In addition to identifying the specific patients who are frequently readmitted, clinicians should identify the conditions most common for readmission and implement a strategy to proactively manage where possible. The identification should begin at admission and be reassessed throughout the stay. At-risk patients need to be discharged to the appropriate level of care and have close follow-up. They may also need assistance obtaining transportation and/or medication.

As part of assessing your organization’s internal processes that have the potential to impact readmissions, consider the following questions:

  • Are the majority of readmissions surgical or medical?
  • What are the primary diagnoses and associated comorbidities?
  • If patients are readmitted within seven days, is it because they did not have adequate follow up or were they discharged without adequate support?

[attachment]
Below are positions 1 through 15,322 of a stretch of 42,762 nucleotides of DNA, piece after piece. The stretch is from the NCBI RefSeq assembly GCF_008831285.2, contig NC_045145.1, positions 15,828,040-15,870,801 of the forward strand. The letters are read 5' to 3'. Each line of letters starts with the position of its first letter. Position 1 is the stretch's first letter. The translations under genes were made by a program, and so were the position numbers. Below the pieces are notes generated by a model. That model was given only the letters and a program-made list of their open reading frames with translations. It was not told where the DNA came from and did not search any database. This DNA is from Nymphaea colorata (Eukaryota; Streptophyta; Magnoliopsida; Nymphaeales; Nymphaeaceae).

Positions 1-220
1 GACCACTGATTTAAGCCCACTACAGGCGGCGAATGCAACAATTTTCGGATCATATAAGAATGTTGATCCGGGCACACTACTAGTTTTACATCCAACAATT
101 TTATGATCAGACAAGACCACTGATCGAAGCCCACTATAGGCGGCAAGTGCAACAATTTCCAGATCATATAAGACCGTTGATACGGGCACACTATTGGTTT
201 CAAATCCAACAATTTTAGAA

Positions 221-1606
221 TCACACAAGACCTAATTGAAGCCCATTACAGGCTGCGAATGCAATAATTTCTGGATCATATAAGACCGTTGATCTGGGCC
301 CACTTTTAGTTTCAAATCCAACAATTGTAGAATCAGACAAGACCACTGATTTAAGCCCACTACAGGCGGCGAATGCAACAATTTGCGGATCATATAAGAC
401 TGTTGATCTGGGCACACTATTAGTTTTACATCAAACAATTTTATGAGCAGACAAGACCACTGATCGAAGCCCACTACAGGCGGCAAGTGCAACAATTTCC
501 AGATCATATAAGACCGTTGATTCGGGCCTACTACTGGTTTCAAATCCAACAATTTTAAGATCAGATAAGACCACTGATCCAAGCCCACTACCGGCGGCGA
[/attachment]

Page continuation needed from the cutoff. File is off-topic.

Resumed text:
• Do the patients have access to medication?

Hospitals with a lower Star Rating should look carefully at what is impacting their readmission rates and implement improvement plans to address deficiencies. Vizient currently has a Frequently Admitted Patients Benchmarking Study set to begin in October. It is open to new participants through Oct. 3. Click here for more information.  

2. Emergency department throughput. Within the Timeliness of Care measure group, another area for opportunity identified in the analysis of CMS scores and validated by Vizient data was ED throughput. Start by assessing the following areas where throughput issues are likely to occur:

  • Output. Moving admitted patients from the ED to inpatient beds (including the ICU), will free up both staff and beds in the ED. Focus on ensuring that the right patients are in the ICU. Determine if patients are held in the ICU because there is not adequate monitoring or staffing on the inpatient floors
  • Discharge planning. Have processes in place that include discharge planning at the point of admission. Floor discharges should occur early in the day to allow for patients to transfer out of the ICU early. Consider having dedicated staff to process discharges during peak times.